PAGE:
James L: I’m not normally a fan of slow, pensive, emotionally mature songs, but this song gets past my Eurodance-loving superfice and makes me want to be a better person who thinks about sadness and life and meaning. On repeat listens it wears me down to a raw core of feelings I never knew I had. When watching the Norsk MGP with friends we definitely talked through the other songs, but for this one we were all absolutely transfixed, staring open-mouthed into emotional depth of this bearded Norwegian man. If that happens to all of Europe on May 10, we might just be looking at another Scandinavian ESC next year.
Padraig: I initially overlooked “Silent Storm”, wrongly writing it off as yet another monochrome ballad. But as I listened to it again, I began to discover levels of depth and feeling not present anywhere else in this year’s competition. This is simultaneously the most personal and universal of all the entries, for who amongst us can openly admit to not having some sort of inner turmoil while presenting a calm exterior to the world? It may be just a slight niggle or a major stress wreaking inner havoc. Either way it feels as if Carl is singing directly to you. Just like Gotye conquered the world with the stylistically and thematically similar “Somebody That I Used to Know” in 2012, I predict that “Silent Storm” could be the sleeper hit of Eurovision 2014.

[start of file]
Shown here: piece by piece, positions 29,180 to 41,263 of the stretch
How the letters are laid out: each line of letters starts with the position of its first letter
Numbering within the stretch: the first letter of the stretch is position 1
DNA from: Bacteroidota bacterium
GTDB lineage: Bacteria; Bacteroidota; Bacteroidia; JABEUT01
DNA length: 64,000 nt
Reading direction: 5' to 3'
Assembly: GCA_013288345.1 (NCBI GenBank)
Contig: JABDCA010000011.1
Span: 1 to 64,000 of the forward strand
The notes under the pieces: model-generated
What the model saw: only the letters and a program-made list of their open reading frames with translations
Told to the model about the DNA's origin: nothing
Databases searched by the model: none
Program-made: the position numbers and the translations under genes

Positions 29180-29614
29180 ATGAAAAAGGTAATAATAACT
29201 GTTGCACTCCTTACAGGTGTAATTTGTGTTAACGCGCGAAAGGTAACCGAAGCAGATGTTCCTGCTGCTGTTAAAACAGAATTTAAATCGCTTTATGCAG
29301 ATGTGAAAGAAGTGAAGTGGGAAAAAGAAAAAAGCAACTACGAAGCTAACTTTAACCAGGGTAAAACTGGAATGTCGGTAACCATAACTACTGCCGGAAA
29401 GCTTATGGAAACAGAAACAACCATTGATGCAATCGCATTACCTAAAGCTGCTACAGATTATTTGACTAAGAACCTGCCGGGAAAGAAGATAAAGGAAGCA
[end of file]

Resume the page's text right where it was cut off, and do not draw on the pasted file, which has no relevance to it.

Jacob: Before Norway had their national final, they were already the favourites to win the contest: The bookies thought “Silent Storm” was gonna win a home and then abroad. But when it actually did win, Norway dropped to third. Hmmm. I am not too convinced by this. It’s a bit strange at first listen. He doesn’t look comfortable on stage, he’s not very charismatic and his voice is not amazing either. The song itself reminds me a bit of Norway 2010, except Didrik was very good looking and could actually sing. Or we all thought so until the final anyway. Norway has had horrible results lately with bad singers (2011, 2012) and one very good one (2009). I can easily see this one not reach the final. If it does, I think it will be compared to the Belgian entry, which is slightly similar The only catch is that Axel is a very good singer.
All 19 members of our jury rate each song. However, we only have room to share 10 written reviews. Here are the remaining nine scores.
William C: 8.7/10
The highest and lowest scores are removed before calculating the final score. We have dropped a low of 1 and a high of 10.
The Wiwi Jury Verdict: 7.72/10
You can check out our latest Eurovision 2014 reviews and rankings on the Wiwi Jury page. You can keep up-to-date on the latest Eurovision news and gossip by following the team on Twitter @wiwibloggs and by liking our Facebook page.